First off, you will have to get your own data, depending on your assignment choice. Here are the HOLC maps to choose from. For your road maps, go to the U.S. Census site and download the appropriate TIGER road shape file. Google something like “TIGER Line shapefiles.” When you get to this page, use the Web interface.
Here I chose All Roads, rather than the relatively limited Primary and Secondary. The screen will be a bit more cluttered, as you will see, but it will give you more opportunities to match georeference points. You might do just as well with Primary and Secondary.
Open up ArcMap and create a new Blank Map.
Here is your fresh, blank map file (.mxd). To the left is the Table of Contents, in the middle is the Data View, and to the right I have open ArcCatalog (that is optional right now).
You will want to add data, so click on the icon/button in the toolbar at the top of the screen under the Selection menu with the yellow diamond and the black plus sign. You may have to add a connection telling ArcMap where to find your data, in which case you would click the yellow folder with the black plus at the top of the dialog window. Navigate to the location of your Tiger Line shape file and add it to the map. Here, a shape file looks like a single file, but in Windows Explorer you will see that it comprises a bundle of 3 to 6 files, only one of which has the .shp file extension.
Here you see the road network for Delaware County. You can change the color of the roads by clicking on the little blue line in the Table of Contents. You can always return to this zoom extent by right-clicking the shape file in the Table of Contents and choosing Zoom to Layer.
Now we want to zoom into the city of Muncie (the county seat and city in the center of the county). Select the + magnifying glass in the toolbar on the upper left. You can either keep clicking to zoom in step-by-step or you can click and drag rectangular window in the Data View to choose the extent of the zoom.
Once we’re looking at Muncie, we can add the image of the archival map. Choose the Add Data button at the top again and navigate to the .jpg file. Don’t double click the .jpg because it will give you the choice of just adding the red, green, or blue channel of the image. Just add the .jpg using the Add button.
You’ll get this little window; select No, as it will not make any performance difference for us.
Now you’ll need to open the Georeferencing toolbar. In the Customize menu, choose Toolbars, then choose Georeferencing and the toolbar will appear at the top of your map window.
From the Georeferencing drop down menu on the toolbar, choose Fit to Display. If for some reason you have more than one image file in the Table of Contents, make sure the correct one is selected on the toolbar.
The image will appear behind the road shape file. You can click on the map layer in the table of contents to tick and untick the box and make the map image layer appear and disappear. This will allow you to find roads that match up between the two. You can zoom in to see in greater detail, but you must visually find corresponding roads on the map image and the road shape file.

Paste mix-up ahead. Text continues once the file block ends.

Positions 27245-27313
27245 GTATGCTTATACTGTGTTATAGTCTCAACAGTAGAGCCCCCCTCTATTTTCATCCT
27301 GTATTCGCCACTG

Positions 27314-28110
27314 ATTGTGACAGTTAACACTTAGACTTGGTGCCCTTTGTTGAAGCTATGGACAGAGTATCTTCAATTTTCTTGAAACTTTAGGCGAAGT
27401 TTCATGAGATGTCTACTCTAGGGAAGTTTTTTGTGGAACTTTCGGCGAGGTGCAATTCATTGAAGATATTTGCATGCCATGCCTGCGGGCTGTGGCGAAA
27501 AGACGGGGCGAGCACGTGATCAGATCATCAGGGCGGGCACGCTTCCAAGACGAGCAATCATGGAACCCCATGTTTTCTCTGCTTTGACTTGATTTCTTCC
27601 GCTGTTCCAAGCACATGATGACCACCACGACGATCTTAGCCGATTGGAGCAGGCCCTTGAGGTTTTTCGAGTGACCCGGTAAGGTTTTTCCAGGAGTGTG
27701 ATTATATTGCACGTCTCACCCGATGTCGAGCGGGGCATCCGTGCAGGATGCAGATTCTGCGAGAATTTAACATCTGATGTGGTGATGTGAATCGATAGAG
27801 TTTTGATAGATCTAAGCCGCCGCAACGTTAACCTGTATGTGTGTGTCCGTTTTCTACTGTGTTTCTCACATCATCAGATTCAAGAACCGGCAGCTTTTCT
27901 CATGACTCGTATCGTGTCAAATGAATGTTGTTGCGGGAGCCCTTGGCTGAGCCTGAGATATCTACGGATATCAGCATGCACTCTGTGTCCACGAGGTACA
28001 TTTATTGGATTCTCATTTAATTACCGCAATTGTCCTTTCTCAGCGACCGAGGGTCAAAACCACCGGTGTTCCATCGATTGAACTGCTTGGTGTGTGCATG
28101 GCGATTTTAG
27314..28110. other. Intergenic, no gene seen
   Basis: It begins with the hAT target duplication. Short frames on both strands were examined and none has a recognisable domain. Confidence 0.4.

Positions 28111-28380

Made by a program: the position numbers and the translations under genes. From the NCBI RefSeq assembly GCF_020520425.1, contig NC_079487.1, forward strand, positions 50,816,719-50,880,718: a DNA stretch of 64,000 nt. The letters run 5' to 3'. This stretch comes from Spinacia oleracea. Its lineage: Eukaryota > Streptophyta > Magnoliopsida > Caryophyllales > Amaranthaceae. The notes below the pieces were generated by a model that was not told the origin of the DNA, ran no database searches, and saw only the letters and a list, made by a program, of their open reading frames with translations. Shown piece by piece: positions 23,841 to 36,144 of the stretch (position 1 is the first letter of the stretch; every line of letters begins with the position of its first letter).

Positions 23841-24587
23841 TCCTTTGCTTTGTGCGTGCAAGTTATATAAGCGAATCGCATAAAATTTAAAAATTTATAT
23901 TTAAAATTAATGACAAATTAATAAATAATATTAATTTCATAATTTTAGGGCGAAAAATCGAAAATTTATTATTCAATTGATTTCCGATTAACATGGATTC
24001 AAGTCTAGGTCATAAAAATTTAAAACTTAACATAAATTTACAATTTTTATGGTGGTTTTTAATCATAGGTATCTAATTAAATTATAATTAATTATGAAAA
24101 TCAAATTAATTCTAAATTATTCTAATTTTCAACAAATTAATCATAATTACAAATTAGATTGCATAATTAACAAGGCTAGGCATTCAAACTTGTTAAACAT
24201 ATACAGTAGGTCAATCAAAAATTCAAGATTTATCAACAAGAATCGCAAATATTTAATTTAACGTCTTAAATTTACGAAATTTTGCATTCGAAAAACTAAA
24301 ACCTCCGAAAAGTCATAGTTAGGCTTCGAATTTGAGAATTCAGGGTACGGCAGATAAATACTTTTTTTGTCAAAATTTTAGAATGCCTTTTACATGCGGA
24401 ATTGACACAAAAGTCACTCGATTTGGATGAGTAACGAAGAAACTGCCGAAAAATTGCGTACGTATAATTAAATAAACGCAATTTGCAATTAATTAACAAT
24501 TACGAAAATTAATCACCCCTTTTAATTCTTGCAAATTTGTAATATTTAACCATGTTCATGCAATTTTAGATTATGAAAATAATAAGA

To perform the actual georeferencing, you must click the button on the georeferencing toolbar with the two plus signs. This will allow you create control points connecting points on the map image and the shape file. Click first on the map image and second on the corresponding point on the shape file. You will need between 4 and 8 matching point pairs and you should start with point pairs on the far edges of the map. This will enable gross changes and warping of the map image as you tell ArcMap how the JPG should be stretched.
Here the shape file layer has been unticked so scrutinize the map for correspondences on the east side of the map and city.
After a few control points are established, the map has begun to warp and does not look great. However, it will improve and match up better with more control points. After about 4 control points at the edges, you can begin to fine-tune with interior, smaller adjustments in the interior.
If you make an error, you can click the button on the right end of the GeoReferencing toolbar that will list the control points and allow you to delete points created in error. You can see in the Data View that the maps are starting to line up well.
Here you can see that with a few additional control points, the map lines up quite well. It is almost impossible to make a perfect match, but it is key to find the point at which there is no more benefit or improvement with an additional point.
Be sure to save your map (.mxd) file, and you can save your georeferenced map by right-clicking the layer in the Table of Contents, choosing Data and Save or Export.